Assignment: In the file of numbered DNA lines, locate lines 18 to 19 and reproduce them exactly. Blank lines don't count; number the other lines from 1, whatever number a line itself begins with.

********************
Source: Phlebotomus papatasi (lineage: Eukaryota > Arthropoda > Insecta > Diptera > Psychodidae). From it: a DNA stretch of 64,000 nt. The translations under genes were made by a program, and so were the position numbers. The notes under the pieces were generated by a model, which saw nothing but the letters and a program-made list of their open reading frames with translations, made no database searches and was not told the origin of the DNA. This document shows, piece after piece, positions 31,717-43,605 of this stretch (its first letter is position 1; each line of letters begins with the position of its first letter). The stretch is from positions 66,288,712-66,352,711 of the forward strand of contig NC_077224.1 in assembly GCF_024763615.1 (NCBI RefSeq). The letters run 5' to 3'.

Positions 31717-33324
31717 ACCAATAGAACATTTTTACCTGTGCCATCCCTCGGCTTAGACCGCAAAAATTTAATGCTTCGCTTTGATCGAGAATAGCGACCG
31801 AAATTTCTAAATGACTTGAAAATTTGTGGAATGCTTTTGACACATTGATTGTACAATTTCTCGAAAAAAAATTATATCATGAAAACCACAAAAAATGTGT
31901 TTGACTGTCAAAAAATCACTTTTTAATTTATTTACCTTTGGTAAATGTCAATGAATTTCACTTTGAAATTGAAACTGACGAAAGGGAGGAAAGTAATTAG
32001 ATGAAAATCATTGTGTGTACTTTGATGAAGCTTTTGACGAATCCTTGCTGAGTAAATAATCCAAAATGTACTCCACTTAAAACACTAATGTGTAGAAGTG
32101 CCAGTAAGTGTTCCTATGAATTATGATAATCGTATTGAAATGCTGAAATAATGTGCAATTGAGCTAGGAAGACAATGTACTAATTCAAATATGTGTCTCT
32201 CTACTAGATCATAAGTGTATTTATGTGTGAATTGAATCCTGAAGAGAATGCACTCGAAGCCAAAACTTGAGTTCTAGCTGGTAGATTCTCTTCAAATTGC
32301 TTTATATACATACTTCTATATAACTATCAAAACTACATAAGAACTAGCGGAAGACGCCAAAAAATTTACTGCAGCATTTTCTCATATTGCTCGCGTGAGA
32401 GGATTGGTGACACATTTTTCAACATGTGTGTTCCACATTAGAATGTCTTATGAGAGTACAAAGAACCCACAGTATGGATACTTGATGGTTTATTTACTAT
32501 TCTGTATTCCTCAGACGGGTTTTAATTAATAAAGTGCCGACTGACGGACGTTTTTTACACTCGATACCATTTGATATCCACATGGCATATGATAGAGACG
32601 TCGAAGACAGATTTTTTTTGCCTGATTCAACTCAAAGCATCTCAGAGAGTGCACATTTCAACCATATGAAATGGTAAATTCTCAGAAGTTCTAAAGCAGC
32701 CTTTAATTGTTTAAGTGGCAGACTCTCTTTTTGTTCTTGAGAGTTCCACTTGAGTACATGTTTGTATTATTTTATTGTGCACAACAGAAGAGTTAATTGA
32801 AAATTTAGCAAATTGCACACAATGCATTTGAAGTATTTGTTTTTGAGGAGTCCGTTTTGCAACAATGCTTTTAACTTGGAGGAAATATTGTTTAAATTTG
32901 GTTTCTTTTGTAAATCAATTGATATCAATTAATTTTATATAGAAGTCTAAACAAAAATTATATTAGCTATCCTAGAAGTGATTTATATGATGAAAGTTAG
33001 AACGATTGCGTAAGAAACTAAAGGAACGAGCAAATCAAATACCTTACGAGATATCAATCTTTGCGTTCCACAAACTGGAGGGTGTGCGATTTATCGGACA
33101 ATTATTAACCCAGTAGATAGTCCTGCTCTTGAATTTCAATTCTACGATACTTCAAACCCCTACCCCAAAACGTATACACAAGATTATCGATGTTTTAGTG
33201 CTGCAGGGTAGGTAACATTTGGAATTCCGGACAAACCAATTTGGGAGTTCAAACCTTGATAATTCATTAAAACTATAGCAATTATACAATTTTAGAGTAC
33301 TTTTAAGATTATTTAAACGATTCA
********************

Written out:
33201 CTGCAGGGTAGGTAACATTTGGAATTCCGGACAAACCAATTTGGGAGTTCAAACCTTGATAATTCATTAAAACTATAGCAATTATACAATTTTAGAGTAC
33301 TTTTAAGATTATTTAAACGATTCA